The deer. This is one of those pubs that most of us have frequented in its prominent corner of the city’s East End.
Trading since 1849, The Stag has had many faces. It began life as an inn that served the nearby East Terrace stockyards and East End produce markets for over a century, evolving in its heyday in the early 2010s into a pub and no-frills steakhouse – giving itself the mantle of Adelaide’s worst vegetarian restaurant.
At one point they almost renamed the building Fat Stag, while later renovations promoted it as a much friendlier establishment with a dining room called Vardon and its own champagne bar.
Talk about an identity crisis.
Today, it’s simply The Stag. It’s not difficult and you can count on respectable pub food, good beer and service from one of the best in the business – The Big Easy Group – who took over the venue in mid-2018 and now also operate a group of well-known and entertaining venues around town, including Anchovy Bandit and Bottega Bandito in Prospect, Nola in town and Bowden Brewing at Plant 4.
Although not officially the same business, the adjoining dining room has always been part of The Stag and has had many faces as well, but some of them don’t stick around for long. In its latest iteration, the slick and chic Charlick’s has positioned itself to become one of Adelaide’s fashionable foodie destinations around the same time that Africola and Bistro Blackwood were at their culinary peak. Six months later, Charlick’s was out and there was a new face in town.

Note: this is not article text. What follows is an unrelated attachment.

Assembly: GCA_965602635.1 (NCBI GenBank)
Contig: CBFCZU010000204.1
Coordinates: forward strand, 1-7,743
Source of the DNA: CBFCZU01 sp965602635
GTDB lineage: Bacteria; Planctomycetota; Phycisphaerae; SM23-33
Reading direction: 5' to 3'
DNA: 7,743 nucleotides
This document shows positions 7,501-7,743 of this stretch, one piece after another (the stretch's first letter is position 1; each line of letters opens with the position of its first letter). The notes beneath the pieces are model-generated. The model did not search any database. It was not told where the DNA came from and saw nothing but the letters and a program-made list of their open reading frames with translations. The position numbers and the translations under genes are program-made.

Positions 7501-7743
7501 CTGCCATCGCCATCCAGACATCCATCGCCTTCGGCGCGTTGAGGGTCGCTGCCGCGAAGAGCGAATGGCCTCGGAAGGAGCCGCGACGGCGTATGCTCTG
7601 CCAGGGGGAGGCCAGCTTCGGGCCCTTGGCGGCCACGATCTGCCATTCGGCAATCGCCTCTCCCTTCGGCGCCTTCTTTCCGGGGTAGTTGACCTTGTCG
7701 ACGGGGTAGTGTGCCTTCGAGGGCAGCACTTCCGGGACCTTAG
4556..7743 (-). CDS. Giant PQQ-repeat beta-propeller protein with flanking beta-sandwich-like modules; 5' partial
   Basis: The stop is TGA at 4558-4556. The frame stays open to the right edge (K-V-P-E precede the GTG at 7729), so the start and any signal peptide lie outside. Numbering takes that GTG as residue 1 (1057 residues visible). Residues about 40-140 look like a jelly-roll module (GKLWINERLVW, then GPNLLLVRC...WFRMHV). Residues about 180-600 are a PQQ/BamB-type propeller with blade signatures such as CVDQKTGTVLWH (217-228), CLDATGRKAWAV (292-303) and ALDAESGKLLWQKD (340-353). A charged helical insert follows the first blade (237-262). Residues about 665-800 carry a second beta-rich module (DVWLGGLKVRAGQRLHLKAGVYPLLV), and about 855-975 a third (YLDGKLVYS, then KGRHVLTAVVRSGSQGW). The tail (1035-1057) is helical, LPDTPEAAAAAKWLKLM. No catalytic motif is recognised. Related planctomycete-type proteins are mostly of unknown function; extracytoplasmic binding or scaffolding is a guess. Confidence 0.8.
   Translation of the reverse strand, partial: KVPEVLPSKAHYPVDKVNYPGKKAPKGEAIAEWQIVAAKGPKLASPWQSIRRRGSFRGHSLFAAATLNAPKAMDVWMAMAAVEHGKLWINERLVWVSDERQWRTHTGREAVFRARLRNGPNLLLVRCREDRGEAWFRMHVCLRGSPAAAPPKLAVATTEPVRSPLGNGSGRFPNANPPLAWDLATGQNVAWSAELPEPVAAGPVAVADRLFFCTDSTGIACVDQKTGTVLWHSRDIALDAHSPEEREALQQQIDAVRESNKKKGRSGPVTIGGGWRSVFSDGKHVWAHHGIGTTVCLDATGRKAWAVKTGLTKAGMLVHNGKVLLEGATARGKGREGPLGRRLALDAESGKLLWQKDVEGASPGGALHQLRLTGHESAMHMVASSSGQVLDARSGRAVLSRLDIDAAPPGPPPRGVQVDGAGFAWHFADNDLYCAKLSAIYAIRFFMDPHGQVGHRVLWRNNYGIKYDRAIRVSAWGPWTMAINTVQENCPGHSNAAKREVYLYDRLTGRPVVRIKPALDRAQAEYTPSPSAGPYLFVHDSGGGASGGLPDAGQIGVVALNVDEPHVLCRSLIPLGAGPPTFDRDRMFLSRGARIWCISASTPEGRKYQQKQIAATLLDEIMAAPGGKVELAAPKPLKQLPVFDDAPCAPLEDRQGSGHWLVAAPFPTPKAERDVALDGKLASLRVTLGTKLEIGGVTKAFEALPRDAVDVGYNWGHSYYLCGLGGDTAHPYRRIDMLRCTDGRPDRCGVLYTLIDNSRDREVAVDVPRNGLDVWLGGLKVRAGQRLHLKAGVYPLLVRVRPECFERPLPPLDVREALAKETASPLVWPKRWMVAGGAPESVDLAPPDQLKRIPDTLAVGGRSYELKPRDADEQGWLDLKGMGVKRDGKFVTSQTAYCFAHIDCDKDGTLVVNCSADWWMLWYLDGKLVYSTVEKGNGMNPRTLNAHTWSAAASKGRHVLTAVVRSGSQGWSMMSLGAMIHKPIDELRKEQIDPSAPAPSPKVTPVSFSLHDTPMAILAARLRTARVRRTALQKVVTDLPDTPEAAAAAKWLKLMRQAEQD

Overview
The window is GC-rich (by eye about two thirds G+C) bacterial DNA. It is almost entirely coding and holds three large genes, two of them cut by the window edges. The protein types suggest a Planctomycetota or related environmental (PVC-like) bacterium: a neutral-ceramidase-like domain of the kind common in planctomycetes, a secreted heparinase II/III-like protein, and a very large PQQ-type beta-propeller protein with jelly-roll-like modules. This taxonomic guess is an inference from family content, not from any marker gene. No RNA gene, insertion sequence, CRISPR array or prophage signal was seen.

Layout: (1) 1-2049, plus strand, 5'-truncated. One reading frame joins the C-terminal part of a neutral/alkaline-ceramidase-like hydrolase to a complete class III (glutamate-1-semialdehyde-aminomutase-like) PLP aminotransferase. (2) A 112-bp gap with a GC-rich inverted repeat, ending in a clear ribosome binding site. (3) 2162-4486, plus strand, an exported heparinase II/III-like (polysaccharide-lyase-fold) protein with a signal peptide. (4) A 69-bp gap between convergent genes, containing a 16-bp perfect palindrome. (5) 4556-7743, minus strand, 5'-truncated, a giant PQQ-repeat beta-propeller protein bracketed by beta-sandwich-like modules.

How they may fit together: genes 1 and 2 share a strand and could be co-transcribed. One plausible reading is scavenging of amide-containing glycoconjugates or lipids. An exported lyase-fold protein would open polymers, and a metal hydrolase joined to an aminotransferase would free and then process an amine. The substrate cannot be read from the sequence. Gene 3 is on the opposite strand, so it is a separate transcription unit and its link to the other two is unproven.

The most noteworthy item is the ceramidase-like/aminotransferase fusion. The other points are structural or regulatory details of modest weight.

So let’s talk about Yiasou George: it’s clearly Greek, with strong Mediterranean roots, but there’s something largely continental about this style. A thoughtful cosmetic upgrade makes the interior feel fresh like a seaside tavern. Whitewashed walls and various shades of aqua brighten up a large split-level dining room, with good use wood and marble that keeps things upscale.
George’s shelves are filled with a European pantry of jars, cans and bits and pieces, and there’s a decent amount of greenery hanging from the vaulted ceiling. The hand-painted murals add a huge amount of character: some are iconic, depicting architecture, landscapes or deities, and others are simple sketches depicting food in its various formats, but some seem to be there Just for fun. George is clearly into it.
In the corner is a blazing wood-fired oven surrounded by a small open kitchen; fire plays a role in the creation of many of George’s dishes, with a dedicated chef working the flames during service.
Sitting in the buzzing center of the restaurant and already served our first cocktail, aptly named “Legend of Hercules” (Walnut Washed Bourbon, Honey Cinnamon Bitters) and “Yia Yia’s Garden” (gin, rose water, vermouth dry, vanilla, whites and lemon), we decide to put George to the test, ignoring certain delicious-sounding dishes from our European neighbors, such as crab remoulade or beef tartare with bush tomato and macadamia nuts. Tonight we order a classic Greek menu.